Posts Tagged ‘Tony Hawk’

A few days ago, Activision released an update for the Tony Hawk’s Pro Skater 1 + 2. Although I haven’t had the chance to enjoy the game, I’ve been thinking about how the remaster has changed in ways that the skateboarding community—and the world—has changed. You can see it in the new skaters added to the roster: there are more women and POC, and we have the first non-binary skater, Leo Baker, who was able to work with the game developers to change their name. None of these additions are tokens either; they’re all some of the best.

Tony Hawk himself epitomized the more socially aware attitude in announcing that the mute grab will be renamed for its pioneer, who was deaf and not mute. As he indicated in his post, he listened to advocate/skater Darrin de la O and decided the game would be a great platform for change. Tony could have started using “Weddle grab” while announcing for a contest, but aside from X Games, they don’t have the reach that THPS does. Plus, the game allows for repetition on a level that can’t be replicated in real life skate commentary.

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For nearly 40 years, we’ve shamelessly referred to this trick as the “mute” air/grab. Here is the backstory: around 1981, a deaf skater and Colton skatepark local named Chris Weddle was a prominent amateur on the competition circuit. The “Indy” air had just been created & named so somebody proposed that grabbing with the front hand should be known as the “Tracker” air. Others countered that Chris was the first to do, so it should be named after him. They referred to him as the “quiet, mute guy.” So it became known as the mute air, and we all went along with it in our naive youth. In recent years a few people have reached out to Chris (who still skates) about this trick and the name it was given. He has been very gracious in his response but it is obvious that a different name would have honored his legacy, as he is deaf but not lacking speech. I asked him last year as I was diving into trick origins and he said he would have rather named it the “deaf” or “Weddle” grab if given the choice. His exact quote to me was “I am deaf, not mute.” So as we embark on the upcoming @tonyhawkthegame demo release, some of you might notice a trick name change: The Weddle Grab. It’s going to be challenging to break the habit of saying the old name but I think Chris deserves the recognition. Thanks to @darrick_delao for being a great advocate to the deaf community in action sports, and for being the catalyst in this renaming process. I told Chris tecently and his reply was “I’m so stoked!” And then he shot this photo in celebration yesterday. 📷: @yousta_storytellers_club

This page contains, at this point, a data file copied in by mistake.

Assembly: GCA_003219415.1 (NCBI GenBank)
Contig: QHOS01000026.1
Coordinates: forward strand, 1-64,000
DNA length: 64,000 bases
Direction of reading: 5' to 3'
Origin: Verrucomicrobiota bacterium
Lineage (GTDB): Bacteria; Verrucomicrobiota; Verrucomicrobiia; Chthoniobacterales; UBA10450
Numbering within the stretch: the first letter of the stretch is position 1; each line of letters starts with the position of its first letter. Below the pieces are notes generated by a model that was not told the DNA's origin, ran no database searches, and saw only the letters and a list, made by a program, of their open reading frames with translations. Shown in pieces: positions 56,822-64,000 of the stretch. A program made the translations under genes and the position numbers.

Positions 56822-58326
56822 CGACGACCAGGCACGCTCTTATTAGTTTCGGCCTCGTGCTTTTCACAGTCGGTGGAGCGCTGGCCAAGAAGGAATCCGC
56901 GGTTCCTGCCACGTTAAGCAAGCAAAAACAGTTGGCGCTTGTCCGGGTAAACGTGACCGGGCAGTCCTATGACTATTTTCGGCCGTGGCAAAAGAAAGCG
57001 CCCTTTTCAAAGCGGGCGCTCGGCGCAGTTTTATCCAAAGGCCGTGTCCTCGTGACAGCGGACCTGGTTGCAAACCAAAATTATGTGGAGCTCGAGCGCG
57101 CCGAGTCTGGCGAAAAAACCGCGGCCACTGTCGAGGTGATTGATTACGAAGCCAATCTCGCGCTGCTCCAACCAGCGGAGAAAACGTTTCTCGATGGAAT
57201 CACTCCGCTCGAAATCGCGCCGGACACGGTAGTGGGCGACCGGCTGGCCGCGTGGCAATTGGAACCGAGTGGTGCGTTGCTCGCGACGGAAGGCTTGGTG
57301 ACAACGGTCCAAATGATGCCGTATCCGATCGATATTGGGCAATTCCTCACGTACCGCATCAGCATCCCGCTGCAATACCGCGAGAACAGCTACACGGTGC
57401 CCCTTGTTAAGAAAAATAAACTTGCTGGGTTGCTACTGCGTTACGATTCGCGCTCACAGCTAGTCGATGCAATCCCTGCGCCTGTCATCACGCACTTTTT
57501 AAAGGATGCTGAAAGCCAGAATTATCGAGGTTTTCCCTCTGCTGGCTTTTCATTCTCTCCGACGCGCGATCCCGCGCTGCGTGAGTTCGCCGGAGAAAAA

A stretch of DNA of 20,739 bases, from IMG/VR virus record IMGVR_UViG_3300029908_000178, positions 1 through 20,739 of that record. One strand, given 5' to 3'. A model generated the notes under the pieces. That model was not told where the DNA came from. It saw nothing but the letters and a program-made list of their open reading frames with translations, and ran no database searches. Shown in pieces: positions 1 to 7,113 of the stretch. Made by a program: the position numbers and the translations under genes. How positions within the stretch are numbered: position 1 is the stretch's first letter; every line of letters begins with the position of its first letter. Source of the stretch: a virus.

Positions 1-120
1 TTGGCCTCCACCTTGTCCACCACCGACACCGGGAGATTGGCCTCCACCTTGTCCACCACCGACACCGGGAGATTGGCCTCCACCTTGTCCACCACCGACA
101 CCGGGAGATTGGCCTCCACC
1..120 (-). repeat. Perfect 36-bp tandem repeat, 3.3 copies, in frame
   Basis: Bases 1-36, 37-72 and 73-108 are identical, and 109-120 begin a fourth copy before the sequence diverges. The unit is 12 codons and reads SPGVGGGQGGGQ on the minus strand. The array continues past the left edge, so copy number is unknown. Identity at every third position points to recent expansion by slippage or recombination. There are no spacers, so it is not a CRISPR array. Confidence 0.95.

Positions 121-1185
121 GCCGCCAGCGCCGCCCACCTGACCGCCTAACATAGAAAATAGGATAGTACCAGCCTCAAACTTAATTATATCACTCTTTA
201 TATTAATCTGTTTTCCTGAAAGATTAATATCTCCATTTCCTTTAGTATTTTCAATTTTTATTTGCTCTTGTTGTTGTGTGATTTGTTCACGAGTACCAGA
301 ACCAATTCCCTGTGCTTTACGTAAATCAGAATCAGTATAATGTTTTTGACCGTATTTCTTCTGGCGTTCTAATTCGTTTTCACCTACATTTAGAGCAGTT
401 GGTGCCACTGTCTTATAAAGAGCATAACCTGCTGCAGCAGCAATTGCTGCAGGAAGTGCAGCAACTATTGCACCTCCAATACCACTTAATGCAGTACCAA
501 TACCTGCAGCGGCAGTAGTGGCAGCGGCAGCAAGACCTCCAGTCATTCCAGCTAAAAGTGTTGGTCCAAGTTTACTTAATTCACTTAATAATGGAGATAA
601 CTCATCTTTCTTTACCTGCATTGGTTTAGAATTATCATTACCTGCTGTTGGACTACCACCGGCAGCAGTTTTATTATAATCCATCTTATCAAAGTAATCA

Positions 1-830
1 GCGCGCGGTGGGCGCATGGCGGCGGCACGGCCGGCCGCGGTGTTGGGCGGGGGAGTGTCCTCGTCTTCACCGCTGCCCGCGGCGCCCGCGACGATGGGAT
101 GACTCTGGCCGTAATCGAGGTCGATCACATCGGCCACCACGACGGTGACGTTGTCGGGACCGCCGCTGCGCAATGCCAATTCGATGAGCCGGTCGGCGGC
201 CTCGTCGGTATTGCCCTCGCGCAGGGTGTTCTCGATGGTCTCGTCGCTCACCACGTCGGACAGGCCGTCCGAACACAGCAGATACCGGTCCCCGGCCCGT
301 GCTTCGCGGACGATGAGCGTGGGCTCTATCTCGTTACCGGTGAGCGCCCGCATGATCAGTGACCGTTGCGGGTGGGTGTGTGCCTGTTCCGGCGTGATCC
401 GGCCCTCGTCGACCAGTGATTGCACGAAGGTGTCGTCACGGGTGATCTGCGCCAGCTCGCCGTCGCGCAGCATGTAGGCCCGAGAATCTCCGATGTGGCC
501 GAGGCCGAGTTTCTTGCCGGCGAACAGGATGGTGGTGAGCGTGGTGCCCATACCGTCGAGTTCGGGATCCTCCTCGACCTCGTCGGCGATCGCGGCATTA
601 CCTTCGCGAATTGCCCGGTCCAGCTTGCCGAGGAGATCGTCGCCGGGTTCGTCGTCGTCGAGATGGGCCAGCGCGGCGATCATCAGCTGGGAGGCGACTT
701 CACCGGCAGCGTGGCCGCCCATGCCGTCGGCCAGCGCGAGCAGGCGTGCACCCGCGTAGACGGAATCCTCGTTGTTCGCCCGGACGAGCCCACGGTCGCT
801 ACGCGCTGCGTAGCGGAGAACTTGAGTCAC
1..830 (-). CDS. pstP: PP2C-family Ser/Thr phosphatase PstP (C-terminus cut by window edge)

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Change, however, doesn’t have to be followed by ceremony, and sometimes it can even be unconscious. Brian David Gilbert of Polygon noticed that THPS2‘s skate park creator had an element with a horrifying history: the “pungee pit” (also punji pit).

Although the developers might not have known how this type of trap was banned by the UN’s Convention on Certain Conventional Weapons, nobody in the revision process or in the game reviews called out the problematic history. It took 20 years and a vlogger known for deep dives into video games to make the connection. Nevertheless, the remake doesn’t have the pungee pit so maybe somebody realized the implications. Or maybe developers decided that it was unnecessary and we just happen to benefit from no longer joking about war.